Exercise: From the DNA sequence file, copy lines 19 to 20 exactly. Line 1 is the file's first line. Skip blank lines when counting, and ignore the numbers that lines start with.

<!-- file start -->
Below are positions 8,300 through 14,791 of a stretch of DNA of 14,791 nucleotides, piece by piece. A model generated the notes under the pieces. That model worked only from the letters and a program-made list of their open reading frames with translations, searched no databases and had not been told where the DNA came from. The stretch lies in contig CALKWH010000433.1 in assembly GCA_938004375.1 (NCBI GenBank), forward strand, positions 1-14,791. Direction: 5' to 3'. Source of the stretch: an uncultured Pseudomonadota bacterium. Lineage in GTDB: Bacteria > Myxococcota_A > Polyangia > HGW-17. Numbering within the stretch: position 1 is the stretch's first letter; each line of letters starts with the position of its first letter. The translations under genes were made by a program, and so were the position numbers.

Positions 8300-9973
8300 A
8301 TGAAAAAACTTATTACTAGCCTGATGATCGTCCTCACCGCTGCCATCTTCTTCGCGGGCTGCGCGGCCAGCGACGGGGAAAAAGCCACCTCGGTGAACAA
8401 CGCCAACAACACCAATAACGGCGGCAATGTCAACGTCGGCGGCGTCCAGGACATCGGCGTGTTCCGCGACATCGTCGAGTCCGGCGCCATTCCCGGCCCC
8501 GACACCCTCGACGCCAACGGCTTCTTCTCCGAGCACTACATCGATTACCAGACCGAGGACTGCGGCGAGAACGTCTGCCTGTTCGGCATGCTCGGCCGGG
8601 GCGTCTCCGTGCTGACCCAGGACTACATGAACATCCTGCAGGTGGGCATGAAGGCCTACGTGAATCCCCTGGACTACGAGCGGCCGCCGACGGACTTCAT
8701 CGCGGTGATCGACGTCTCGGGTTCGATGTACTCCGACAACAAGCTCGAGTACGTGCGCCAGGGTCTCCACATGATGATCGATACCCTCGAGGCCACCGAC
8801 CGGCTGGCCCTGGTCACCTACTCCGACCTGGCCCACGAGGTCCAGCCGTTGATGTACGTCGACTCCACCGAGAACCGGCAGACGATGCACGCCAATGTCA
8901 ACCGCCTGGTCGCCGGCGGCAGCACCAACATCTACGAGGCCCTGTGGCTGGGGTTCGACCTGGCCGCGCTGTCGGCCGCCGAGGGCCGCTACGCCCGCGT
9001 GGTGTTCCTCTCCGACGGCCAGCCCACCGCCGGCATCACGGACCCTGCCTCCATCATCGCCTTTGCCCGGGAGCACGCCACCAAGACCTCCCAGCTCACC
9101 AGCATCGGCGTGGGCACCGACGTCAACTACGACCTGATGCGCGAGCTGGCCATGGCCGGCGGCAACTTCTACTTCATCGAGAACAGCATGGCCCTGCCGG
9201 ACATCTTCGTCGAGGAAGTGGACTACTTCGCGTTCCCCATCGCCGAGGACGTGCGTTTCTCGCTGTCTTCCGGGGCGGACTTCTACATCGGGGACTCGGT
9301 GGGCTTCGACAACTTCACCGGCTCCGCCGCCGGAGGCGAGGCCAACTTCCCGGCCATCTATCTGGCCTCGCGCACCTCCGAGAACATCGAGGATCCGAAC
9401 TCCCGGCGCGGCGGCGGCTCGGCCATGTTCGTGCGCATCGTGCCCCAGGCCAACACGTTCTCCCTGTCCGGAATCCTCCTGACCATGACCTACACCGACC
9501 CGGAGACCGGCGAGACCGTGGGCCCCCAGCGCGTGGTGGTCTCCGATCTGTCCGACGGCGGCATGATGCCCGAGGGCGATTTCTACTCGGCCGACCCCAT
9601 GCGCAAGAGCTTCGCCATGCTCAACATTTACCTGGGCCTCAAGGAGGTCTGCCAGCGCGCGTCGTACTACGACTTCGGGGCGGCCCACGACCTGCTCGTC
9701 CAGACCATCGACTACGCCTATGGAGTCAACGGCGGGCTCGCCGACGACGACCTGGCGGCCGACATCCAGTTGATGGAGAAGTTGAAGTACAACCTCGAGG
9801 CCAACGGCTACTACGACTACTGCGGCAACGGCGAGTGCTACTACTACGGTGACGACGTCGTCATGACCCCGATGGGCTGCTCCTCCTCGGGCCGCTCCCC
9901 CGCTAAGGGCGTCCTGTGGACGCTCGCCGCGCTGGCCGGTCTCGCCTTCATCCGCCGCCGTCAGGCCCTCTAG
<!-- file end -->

9801 CCAACGGCTACTACGACTACTGCGGCAACGGCGAGTGCTACTACTACGGTGACGACGTCGTCATGACCCCGATGGGCTGCTCCTCCTCGGGCCGCTCCCC
9901 CGCTAAGGGCGTCCTGTGGACGCTCGCCGCGCTGGCCGGTCTCGCCTTCATCCGCCGCCGTCAGGCCCTCTAG